The Connacht Tribune Live app is the home of everything that is happening in Galway City and county. It’s completely FREE and features all the latest news, sport and information on what’s on in your area. Click HERE to download it for iPhone and iPad from Apple’s App Store, or HERE to get the Android Version from Google Play.

 

Continue Reading

Connacht Tribune

Extra-time agony for brave Athenry boys in epic battle

Avatar

Published

on

Presentation College, Athenry's Nigel Kelly breaking away from St Kieran's Dara Mason and Tommy Phelan during the All-Ireland PPS Junior A Final in Banagher on Saturday. Photos: Mike O'Hehir.

St Kieran’s, Kilkenny 1-19

Pres Athenry   1-18

(After extra-time)

IF this was to be the last ever All-Ireland PPS Junior ‘A’ final — as the powers-that-be have indicated it to be — then the competition got one hell of a send-off. However, if the hurling schools around the country are to fight for the championship to remain in place, then, equally, this decider has provided the strongest argument for its retention.

That they played in one of the best deciders in recent years will be of little consolation to the boys of Pres. Athenry, who, having appeared to have lost this game in normal time, then seemed to have won it in the first period of extra-time, before they lost it again when conceding the last two scores of this epic late on.

Yet, had this absorbing contest been measured on heart and courage alone, the Galway college would surely have edged it. Instead, what ultimately decided the outcome was the concession of a free in injury-time in the second period of extra-time, a margin of defeat commonly known as a hair’s breadth.

Arguably the best point of entry into this reflection on the 2019 All-Ireland PPS Junior ‘A’ final is the 47th minute, when the lively Padraig Lennon fired over a neat point to put St. Kieran’s College six points up, 1-14 to 1-8. It appeared as if the Connacht champions’ race was run.

However, in a remarkable final quarter, in which the intensity levels raised substantially, Pres. Athenry hit six points without reply in an eight-minute spell to gain parity with their illustrious rivals.

Shaun Gillian hit the first of these; the excellent Gavin Lee added three more, two from frees and another from play, after emerging triumphantly out of a ruck; while wing-back Matthew Tierney and the impish Nigel Kelly, following a run that typified Pres. Athenry’s persistence, supplied the remainder.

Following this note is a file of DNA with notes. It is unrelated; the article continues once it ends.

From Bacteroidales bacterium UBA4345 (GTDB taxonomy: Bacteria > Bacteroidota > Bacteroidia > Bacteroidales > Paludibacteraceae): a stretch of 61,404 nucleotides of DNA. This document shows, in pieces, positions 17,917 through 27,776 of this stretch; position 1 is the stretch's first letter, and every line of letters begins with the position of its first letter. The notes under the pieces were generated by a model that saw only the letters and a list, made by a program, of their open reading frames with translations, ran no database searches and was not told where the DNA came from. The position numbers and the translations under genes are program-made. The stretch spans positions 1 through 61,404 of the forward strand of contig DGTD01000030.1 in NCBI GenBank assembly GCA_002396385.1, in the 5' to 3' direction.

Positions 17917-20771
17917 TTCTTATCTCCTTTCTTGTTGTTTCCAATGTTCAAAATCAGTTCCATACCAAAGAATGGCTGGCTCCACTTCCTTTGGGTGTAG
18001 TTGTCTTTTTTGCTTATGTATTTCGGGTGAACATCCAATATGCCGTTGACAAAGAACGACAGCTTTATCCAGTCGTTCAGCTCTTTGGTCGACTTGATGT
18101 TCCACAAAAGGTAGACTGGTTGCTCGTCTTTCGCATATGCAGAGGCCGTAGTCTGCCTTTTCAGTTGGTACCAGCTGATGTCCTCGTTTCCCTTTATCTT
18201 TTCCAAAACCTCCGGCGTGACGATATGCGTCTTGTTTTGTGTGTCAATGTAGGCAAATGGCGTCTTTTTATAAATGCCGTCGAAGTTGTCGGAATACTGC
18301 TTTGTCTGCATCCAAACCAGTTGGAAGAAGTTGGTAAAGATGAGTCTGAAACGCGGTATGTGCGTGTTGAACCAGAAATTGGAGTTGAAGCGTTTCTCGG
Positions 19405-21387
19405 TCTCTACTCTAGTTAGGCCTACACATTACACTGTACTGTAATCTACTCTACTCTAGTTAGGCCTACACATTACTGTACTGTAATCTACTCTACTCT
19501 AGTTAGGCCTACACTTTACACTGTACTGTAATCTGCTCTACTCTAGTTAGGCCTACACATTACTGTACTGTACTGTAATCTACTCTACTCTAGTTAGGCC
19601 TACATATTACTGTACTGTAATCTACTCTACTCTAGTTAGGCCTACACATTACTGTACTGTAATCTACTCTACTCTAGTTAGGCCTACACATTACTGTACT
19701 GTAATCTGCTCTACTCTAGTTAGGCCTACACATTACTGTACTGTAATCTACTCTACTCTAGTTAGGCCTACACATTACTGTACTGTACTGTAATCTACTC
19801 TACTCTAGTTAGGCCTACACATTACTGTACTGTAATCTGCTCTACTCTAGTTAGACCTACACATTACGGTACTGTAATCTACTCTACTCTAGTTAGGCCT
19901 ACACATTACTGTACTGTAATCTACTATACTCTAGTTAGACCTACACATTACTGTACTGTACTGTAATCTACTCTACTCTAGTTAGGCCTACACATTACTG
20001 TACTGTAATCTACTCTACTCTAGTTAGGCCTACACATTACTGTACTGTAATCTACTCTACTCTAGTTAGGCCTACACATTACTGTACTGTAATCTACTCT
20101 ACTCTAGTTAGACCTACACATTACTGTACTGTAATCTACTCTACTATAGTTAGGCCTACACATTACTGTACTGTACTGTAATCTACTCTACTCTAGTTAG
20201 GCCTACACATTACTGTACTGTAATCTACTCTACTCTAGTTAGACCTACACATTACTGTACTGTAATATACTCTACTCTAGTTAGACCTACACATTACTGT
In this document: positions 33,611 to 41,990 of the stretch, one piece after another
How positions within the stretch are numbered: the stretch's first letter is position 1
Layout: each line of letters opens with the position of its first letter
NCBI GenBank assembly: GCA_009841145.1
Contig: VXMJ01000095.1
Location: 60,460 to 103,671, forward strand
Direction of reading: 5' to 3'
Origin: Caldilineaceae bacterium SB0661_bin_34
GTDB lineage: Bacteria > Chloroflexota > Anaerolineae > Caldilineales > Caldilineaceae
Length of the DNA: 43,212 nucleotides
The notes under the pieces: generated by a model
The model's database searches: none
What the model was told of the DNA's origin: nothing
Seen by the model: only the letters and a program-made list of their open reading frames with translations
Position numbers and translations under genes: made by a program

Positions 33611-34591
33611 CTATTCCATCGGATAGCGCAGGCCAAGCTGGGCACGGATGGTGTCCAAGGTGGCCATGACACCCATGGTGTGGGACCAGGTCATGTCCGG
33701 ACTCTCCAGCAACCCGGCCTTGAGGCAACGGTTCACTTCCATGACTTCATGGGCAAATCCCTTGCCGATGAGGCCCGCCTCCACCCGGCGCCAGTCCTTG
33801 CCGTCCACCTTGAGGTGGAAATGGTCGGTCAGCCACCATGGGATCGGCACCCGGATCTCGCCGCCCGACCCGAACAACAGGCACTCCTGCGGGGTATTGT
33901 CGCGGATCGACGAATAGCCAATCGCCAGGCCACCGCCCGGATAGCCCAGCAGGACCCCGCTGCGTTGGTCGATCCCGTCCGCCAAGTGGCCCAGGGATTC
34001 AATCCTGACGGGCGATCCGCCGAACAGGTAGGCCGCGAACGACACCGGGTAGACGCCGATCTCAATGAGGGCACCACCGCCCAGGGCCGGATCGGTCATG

Pres. Athenry were in a rhythm now, and they could have — and possibly should have — taken the lead when further opportunities presented themselves to Gilligan and Ryan O’Donnell in the closing stages. That said, St. Kieran’s, too, had their chances, with Harry Shine putting a free wide in the first minute of injury-time before Dara Mason left a long range free short over two minutes later.

For more, read this week’s Connacht Tribune.

Get the Connacht Tribune Live app

The Connacht Tribune Live app is the home of everything that is happening in Galway City and county. It’s completely FREE and features all the latest news, sport and information on what’s on in your area. Click HERE to download it for iPhone and iPad from Apple’s App Store, or HERE to get the Android Version from Google Play.

 

Continue Reading

Connacht Tribune

Claregalway make it tough but pull away in extra time

Avatar

Published

on

Claregalway's Conor Campbell is challenged by Corofin’s Gavin Burke during the North Board U20 A Football Final at Tuam Stadium on Saturday. Photos: Enda Noone.

Claregalway 3-16

Corofin 2-13

(AET)

Tomás Keating at Tuam Stadium

CLAREGALWAY were almost made pay for their complacency as they squandered an eight point lead, despite being the far superior team, in the North Board U20 football final at Tuam Stadium on Saturday. But they made no mistake in putting away a gallant Corofin side in extra time as they blitzed them for two goals in the space of minute.

In the 41st minute, Claregalway’s Jason Reilly curled over a score to put his side 1-11 to 0-6 to the good. Claregalway had been well on top up until this juncture, their goal came three minutes into the restart as the in-form Galway minor Nathan Grainger seared in along the end-line, only to let the ball slip from his grasp. Luckily for Claregalway, however, Mark King was quick to respond and struck first time into the back of the net.

Six minutes later, there seemed to be dramatic sea-change. Grainger, who was proving to be a thorn in the side of Corofin’s full-back line, weaved his way through and his powerful effort smacked off the crossbar and bounced out. Corofin regained possession went straight up the field and Colin Kelly’s shot from a tight-angle found its way to the right bottom corner. It was a crucial six-point swing, as instead of being down by nine points, Corofin were now only three behind as Claregalway led 1-11 to 1-8.

Claregalway extended their lead to five, with Conor Campbell and Reilly both scoring exceptional points, with the latter’s coming from a brilliant individual run from the half-way line. Corofin replied in kind, as Dylan Brady and Conor Newell both raised white flags to put a goal in it.

In injury-time, Claregalway decided to drain the clock as they kept the ball for a full two minutes and made no attempt to get an insurance score. This tactic is all well and good, but once you lose possession, it gives your opponents a great chance of counter-attacking and punishing you. Once Corofin turned it over, they did just that.

For more, read this week’s Connacht Tribune.

Get the Connacht Tribune Live app

The Connacht Tribune Live app is the home of everything that is happening in Galway City and county. It’s completely FREE and features all the latest news, sport and information on what’s on in your area. Click HERE to download it for iPhone and iPad from Apple’s App Store, or HERE to get the Android Version from Google Play.

Continue Reading

Local Ads

Advertisement

Weather

Weather Icon
Advertisement

Facebook

Advertisement

Trending